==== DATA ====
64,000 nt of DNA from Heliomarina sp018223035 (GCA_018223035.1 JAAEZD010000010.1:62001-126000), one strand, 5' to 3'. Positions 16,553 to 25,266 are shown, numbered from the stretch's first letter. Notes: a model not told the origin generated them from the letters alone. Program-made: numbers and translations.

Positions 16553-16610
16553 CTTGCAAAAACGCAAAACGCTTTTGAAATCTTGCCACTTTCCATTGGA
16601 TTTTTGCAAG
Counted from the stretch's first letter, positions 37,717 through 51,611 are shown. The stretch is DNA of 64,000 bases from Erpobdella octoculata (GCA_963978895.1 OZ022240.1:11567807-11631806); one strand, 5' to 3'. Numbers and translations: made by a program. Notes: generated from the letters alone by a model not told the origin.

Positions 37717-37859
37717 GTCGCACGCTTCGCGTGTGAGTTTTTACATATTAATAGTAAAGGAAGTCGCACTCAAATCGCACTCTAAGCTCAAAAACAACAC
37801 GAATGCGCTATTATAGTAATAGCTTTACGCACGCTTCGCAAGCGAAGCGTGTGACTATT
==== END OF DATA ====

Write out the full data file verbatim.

64,000 nt of DNA from Heliomarina sp018223035 (GCA_018223035.1 JAAEZD010000010.1:62001-126000), one strand, 5' to 3'. Positions 16,553 to 25,266 are shown, numbered from the stretch's first letter. Notes: a model not told the origin generated them from the letters alone. Program-made: numbers and translations.

Positions 16553-16610
16553 CTTGCAAAAACGCAAAACGCTTTTGAAATCTTGCCACTTTCCATTGGA
16601 TTTTTGCAAG
Counted from the stretch's first letter, positions 37,717 through 51,611 are shown. The stretch is DNA of 64,000 bases from Erpobdella octoculata (GCA_963978895.1 OZ022240.1:11567807-11631806); one strand, 5' to 3'. Numbers and translations: made by a program. Notes: generated from the letters alone by a model not told the origin.

Positions 37717-37859
37717 GTCGCACGCTTCGCGTGTGAGTTTTTACATATTAATAGTAAAGGAAGTCGCACTCAAATCGCACTCTAAGCTCAAAAACAACAC
37801 GAATGCGCTATTATAGTAATAGCTTTACGCACGCTTCGCAAGCGAAGCGTGTGACTATT